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6. Business and Professional Ethics Journal: Volume > 31 > Issue: 1
Ghislain Deslandes Power, Profits, and Practical Wisdom: Ricœur's Perspectives on the Possibility of Ethics in Institutions
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The analysis of narrative processes and metaphorical language are the topics generally focused on by business ethics researchers interested in the work of Paul Ricœur. Yet his work on political questions also applies to the ethical issues associated with organizations. Ricœur’s ethical enterprise can be expressed as a triad composed of teleological, deontological, and sapiential levels, associating ostensibly opposing positions of Aristotelian and Kantian origin. In this study, I examine politics, economics, and ethics in their dialectic relation as established by Ricœur. Against a vertical, mechanistic, and axiologically neutral vision of management, he opposes the two conceptual pairs of conviction/imagination and ideology/utopia as well as a superior definition of justice associating reciprocal indebtedness and mutual disinterestedness. Through this analysis, it becomes clear that the vertical, hierarchical nature of politics tends to undermine the horizontal interactions necessary to procure just institutions in society. And any business ethic that does not acknowledge political tensions will be mute. What is needed instead is practical wisdom that is developed through interaction, and often through conflict, involving all the different players.
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7. Business and Professional Ethics Journal: Volume > 31 > Issue: 1
Notes on Contributors
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8. Business and Professional Ethics Journal: Volume > 31 > Issue: 1
Carol Cirka, Carla Messikomer Behind the Facade: Aligning Artifacts, Values, and Assumptions in Assisted Living
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The market-based innovation known as assisted living (AL) has changed the landscape of long-term care in the US. Using Edgar Schein’s three-level conceptual framework of organizational culture and data from a two-year qualitative study of five AL facilities located in suburban Philadelphia, we argue that misalignments among publicly stated values, material artifacts, and underlying assumptions can create a climate that fosters ethical tension. Drawing on forty-five in-depth interviews with staff at all levels, we derive five operational assumptions that guide behavior in the facilities included in our study, and we describe how facility artifacts and espoused values give rise to ethical tensions and, at times, ethical violations. The findings highlight the imperative for providers and managers in all industries to look beyond the façade of artifacts and espoused values to underlying assumptions, and to recognize that these three levels must be aligned in order to create and sustain a culture in which ethics is a visible and enduring element and where ethical conduct is encouraged on an everyday basis.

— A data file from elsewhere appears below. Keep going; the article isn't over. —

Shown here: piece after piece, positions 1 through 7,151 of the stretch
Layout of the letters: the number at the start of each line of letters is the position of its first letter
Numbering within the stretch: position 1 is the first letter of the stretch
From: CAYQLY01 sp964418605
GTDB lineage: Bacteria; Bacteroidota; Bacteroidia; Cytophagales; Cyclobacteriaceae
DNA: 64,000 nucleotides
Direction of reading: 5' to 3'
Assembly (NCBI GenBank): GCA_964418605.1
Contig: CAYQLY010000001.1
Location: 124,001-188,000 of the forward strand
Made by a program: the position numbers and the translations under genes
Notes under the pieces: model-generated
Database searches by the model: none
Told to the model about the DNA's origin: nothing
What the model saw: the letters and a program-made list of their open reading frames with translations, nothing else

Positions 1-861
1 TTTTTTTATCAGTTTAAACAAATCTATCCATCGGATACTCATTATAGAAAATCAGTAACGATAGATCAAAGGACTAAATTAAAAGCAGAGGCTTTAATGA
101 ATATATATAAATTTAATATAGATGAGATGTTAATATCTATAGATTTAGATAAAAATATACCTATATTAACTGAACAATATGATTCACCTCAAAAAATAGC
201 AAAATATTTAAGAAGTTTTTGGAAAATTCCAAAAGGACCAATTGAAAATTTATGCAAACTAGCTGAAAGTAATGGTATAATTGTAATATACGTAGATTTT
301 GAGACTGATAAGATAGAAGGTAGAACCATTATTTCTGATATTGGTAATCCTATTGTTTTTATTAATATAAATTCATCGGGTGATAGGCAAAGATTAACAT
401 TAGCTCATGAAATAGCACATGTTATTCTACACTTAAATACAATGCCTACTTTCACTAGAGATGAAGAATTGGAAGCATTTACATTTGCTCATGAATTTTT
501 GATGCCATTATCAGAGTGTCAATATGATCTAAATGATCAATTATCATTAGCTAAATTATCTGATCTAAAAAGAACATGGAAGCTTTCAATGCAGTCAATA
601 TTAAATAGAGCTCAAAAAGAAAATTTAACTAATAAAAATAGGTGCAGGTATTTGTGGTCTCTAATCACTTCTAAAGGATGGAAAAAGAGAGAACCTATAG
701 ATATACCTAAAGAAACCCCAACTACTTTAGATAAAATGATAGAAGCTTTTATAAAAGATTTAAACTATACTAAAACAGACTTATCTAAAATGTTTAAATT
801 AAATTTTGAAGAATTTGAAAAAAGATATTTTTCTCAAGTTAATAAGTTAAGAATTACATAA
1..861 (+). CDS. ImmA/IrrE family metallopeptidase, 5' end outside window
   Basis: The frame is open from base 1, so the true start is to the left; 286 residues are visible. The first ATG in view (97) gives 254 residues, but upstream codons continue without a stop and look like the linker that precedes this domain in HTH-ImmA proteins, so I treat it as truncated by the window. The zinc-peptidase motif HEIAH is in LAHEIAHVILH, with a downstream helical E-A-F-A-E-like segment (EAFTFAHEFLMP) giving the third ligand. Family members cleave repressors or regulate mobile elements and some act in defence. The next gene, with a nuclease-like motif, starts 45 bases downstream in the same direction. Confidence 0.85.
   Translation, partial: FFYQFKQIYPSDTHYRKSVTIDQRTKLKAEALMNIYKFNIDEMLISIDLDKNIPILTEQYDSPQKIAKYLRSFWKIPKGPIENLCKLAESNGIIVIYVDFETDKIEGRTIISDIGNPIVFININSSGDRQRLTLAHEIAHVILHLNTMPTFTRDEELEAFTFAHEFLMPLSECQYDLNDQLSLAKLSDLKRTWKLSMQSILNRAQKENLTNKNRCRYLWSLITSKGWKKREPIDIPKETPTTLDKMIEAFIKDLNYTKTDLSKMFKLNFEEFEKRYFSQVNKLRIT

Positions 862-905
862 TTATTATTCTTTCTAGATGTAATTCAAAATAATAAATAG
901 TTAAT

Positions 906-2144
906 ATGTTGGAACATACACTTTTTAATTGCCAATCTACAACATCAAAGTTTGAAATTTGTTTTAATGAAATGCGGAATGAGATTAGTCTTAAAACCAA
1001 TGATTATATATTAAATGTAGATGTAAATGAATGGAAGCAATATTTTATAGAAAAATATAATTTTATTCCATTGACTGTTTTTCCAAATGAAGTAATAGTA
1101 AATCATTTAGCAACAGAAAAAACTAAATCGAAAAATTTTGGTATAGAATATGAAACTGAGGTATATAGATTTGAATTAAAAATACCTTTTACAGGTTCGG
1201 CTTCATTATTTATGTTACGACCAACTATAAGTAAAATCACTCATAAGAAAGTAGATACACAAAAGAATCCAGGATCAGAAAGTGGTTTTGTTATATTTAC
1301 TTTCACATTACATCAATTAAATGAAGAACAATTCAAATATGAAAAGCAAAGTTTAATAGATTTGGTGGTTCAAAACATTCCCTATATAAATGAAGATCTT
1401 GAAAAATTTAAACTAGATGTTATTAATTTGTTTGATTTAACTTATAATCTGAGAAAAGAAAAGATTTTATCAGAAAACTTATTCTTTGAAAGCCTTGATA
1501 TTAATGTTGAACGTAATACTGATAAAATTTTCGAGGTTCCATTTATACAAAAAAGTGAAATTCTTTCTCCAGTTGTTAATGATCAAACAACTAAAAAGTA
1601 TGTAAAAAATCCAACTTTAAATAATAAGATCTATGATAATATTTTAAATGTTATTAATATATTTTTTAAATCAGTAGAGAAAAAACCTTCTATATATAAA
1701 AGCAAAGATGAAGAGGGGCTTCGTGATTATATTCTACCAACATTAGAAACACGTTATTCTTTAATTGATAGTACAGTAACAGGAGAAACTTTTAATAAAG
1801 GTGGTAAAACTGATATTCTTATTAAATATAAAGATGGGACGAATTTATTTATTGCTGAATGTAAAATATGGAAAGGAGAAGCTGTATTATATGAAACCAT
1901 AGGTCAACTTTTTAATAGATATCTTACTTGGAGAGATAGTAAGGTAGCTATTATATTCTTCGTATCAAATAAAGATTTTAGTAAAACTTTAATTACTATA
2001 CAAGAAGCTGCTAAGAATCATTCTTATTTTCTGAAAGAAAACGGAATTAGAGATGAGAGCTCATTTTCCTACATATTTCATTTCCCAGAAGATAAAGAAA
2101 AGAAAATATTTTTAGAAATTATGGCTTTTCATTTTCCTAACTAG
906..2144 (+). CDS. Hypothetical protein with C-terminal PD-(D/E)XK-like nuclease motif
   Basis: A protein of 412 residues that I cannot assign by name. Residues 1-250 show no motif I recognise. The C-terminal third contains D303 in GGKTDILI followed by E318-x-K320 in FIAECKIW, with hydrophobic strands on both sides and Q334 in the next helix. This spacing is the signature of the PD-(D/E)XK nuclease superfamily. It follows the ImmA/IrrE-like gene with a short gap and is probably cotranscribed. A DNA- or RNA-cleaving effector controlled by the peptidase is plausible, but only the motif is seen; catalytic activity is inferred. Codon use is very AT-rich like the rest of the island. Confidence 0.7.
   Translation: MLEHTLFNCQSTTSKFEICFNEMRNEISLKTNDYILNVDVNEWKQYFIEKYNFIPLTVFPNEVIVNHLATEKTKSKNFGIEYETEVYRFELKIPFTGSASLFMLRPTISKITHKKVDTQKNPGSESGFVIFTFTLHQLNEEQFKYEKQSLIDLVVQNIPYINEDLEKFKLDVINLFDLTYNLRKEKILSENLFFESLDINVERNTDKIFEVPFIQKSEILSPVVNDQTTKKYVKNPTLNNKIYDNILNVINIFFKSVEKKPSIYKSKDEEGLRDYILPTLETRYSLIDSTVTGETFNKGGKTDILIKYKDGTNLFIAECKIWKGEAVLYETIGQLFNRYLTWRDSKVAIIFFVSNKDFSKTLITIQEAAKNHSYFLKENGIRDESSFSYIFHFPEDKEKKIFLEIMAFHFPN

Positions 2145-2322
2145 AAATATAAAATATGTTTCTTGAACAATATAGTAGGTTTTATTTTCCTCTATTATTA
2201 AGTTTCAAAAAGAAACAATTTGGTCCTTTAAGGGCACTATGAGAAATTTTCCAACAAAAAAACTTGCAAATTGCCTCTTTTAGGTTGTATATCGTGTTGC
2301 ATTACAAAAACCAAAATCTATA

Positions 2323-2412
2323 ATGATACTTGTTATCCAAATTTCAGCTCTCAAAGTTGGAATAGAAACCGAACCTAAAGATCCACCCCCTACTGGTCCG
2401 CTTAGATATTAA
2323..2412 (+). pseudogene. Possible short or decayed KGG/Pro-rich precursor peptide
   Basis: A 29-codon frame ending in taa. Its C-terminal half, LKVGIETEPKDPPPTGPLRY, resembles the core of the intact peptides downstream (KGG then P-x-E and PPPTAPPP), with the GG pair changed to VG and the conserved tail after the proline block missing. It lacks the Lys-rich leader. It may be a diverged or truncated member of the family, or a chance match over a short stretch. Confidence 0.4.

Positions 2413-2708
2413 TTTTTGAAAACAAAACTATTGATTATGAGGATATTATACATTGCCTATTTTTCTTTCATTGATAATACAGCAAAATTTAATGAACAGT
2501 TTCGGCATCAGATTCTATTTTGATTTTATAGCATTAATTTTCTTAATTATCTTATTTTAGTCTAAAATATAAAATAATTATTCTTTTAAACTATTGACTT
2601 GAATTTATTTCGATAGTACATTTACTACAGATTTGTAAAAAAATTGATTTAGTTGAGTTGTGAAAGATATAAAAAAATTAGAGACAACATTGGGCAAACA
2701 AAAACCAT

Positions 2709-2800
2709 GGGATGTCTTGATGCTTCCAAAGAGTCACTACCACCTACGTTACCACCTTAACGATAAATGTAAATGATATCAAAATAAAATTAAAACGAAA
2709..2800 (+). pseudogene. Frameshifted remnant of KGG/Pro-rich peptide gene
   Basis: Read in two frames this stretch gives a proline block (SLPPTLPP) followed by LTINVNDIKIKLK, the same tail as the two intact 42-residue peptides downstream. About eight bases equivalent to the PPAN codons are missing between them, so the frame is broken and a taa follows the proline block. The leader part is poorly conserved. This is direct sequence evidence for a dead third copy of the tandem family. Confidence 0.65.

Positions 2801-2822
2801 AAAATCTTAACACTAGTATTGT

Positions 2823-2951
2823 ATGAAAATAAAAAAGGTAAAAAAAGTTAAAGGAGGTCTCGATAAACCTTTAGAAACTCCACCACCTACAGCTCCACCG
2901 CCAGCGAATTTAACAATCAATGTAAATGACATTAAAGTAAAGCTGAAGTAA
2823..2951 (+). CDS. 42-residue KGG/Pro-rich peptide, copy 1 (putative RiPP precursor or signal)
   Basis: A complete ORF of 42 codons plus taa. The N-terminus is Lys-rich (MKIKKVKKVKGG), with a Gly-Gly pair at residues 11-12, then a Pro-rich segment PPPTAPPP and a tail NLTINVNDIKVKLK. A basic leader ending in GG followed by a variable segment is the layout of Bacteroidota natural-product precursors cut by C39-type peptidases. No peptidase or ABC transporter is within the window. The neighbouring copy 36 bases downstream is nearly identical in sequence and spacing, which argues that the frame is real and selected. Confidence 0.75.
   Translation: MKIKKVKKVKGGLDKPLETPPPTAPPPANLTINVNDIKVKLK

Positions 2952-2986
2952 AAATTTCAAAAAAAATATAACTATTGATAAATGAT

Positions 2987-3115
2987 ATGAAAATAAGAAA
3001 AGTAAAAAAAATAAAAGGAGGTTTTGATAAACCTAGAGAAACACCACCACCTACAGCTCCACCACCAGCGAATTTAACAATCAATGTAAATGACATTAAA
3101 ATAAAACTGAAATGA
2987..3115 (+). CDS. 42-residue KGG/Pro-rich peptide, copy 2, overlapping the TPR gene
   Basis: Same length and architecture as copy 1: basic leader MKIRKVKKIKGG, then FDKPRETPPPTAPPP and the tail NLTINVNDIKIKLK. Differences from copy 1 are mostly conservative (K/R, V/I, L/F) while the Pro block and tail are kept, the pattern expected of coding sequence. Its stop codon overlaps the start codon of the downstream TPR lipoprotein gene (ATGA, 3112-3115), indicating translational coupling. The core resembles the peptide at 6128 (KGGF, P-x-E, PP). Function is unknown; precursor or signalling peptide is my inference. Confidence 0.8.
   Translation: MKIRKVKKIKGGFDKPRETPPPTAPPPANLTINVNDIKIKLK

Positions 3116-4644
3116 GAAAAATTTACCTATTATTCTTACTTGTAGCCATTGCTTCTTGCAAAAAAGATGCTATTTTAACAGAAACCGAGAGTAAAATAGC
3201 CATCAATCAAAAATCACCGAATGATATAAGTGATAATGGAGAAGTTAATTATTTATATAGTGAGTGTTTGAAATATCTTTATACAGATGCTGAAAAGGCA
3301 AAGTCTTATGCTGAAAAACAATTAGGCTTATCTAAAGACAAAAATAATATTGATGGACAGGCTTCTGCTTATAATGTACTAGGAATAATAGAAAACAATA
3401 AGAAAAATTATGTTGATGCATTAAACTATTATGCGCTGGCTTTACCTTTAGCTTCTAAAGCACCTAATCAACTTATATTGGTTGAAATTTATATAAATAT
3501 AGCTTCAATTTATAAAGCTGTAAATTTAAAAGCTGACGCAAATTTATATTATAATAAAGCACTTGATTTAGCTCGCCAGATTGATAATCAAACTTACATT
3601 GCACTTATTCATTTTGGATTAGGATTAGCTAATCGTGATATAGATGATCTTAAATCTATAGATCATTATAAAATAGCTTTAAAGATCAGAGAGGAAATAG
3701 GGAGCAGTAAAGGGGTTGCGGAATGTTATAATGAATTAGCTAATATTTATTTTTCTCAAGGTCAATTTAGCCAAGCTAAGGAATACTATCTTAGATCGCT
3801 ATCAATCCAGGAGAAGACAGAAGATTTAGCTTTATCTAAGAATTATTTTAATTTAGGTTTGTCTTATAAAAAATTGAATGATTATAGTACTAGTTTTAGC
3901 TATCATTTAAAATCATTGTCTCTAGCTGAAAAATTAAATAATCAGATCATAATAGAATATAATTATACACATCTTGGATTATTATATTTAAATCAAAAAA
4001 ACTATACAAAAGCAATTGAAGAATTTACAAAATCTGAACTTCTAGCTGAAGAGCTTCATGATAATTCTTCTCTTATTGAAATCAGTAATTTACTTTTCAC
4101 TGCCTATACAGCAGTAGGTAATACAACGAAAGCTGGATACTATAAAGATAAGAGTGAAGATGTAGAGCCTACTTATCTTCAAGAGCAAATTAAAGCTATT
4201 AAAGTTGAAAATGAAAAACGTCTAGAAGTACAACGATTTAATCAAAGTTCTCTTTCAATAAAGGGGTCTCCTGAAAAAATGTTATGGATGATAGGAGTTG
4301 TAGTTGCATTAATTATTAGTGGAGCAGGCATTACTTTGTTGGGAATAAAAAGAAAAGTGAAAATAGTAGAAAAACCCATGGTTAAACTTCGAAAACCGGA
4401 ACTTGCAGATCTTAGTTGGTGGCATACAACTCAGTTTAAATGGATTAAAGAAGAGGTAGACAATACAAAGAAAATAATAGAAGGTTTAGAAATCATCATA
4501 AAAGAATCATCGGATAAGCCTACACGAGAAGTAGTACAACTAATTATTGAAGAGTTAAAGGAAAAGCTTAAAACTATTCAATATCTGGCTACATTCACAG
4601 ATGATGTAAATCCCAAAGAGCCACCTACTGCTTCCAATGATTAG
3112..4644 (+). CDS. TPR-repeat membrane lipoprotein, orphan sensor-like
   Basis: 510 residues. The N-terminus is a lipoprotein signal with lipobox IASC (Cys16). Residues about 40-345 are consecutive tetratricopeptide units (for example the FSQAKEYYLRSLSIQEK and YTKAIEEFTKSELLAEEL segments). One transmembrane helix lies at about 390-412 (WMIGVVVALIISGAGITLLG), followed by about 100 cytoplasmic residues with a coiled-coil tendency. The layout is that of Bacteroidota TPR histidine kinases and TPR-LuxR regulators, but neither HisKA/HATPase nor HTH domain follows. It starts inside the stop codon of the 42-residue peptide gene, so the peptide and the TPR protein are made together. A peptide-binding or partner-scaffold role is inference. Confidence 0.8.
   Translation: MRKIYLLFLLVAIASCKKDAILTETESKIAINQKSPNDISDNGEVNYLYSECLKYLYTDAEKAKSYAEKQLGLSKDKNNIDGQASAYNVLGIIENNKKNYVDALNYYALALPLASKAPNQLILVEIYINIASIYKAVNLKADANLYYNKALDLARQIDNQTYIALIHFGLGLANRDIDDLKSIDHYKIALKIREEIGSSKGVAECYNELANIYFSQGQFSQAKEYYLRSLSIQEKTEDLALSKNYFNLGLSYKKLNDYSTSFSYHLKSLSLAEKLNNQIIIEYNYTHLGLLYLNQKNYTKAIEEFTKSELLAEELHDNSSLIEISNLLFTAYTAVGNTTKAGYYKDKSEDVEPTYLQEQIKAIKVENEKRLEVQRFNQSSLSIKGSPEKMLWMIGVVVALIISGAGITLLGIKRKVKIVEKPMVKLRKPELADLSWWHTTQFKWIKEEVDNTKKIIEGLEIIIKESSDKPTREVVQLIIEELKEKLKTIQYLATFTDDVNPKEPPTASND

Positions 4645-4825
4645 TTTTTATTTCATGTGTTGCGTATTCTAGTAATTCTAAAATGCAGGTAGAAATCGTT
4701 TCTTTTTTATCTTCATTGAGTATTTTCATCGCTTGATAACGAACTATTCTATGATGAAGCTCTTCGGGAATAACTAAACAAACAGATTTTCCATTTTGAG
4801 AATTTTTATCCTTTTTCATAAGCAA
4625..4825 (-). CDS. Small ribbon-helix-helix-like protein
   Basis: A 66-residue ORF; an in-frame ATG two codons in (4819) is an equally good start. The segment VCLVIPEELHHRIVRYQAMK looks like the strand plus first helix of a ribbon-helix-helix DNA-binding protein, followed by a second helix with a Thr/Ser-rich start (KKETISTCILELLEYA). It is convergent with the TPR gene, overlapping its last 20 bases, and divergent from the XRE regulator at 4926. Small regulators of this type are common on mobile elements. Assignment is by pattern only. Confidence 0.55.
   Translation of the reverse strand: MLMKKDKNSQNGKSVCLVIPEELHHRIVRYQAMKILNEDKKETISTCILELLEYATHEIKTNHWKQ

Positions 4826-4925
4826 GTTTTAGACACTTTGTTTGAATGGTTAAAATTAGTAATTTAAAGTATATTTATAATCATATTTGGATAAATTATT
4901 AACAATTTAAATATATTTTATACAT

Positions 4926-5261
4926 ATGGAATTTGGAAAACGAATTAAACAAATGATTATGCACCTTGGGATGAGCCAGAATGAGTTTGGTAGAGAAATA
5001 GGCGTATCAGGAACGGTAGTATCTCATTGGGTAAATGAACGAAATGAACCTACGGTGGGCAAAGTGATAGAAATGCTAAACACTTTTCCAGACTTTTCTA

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9. Business and Professional Ethics Journal: Volume > 31 > Issue: 3/4
Semra F. Aşcıgil, Orcid-ID Aslı B. Parlakgümüş Ethical Work Climate as an Antecedent of Trust in Co-Workers
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This study aims to enhance the understanding about the influence of perceived ethical work climate dimensions on employees’ trust in co-workers. The instrument used was Victor and Cullen’s (1988) questionnaire containing five empirically derived types of ethical climate (caring, law and code, rules, instrumentalism, and independence). As hypothesized, the study revealed that the instrumental ethical climate dimension was negatively related, and independent climate was positively related to co-worker trust. Thus, two ethical climate dimensions (independent and instrumental) account for the 22.7 percent variation taking place in co-worker trust while the remaining climate types had no significant impact. The findings may be of help particularly to human resource staff in developing policies to better off relations among employees acknowledging differing potential of ethical climate types.
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10. Business and Professional Ethics Journal: Volume > 31 > Issue: 3/4
Andrew C. Wicks, Adrian Keevil, Bobby Parmar Sustainable Business Development and Management Theories: A Mindset Approach
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There is growing appreciation of the challenges posed by our current economic activity in terms of the natural environment. Increasingly, people have come to appreciate that business must not only be more aware of its environmental impact, but also must be more environmentally sustainable in its core operations. Academic theories of management influence managerial practice. They clarify what is important to the corporation, and where managers and employees should direct their attention. The focus of this paper is to explore the extent to which three possible managerial mindsets—shareholder value maximization, stakeholder value maximization, and the triple bottom line—may either enhance or inhibit the ability of corporations to manage in an environmentally sustainable way. We discuss the implications of each of these mindsets and highlight their relative strengths and weaknesses, noting that all three hold promise, but each has limitations in enabling managers to operate sustainably.
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11. Business and Professional Ethics Journal: Volume > 31 > Issue: 3/4
John Dobson Who Are the Real Victims of Insider Trading?: Why Current Insider-Trading Law Is Unethical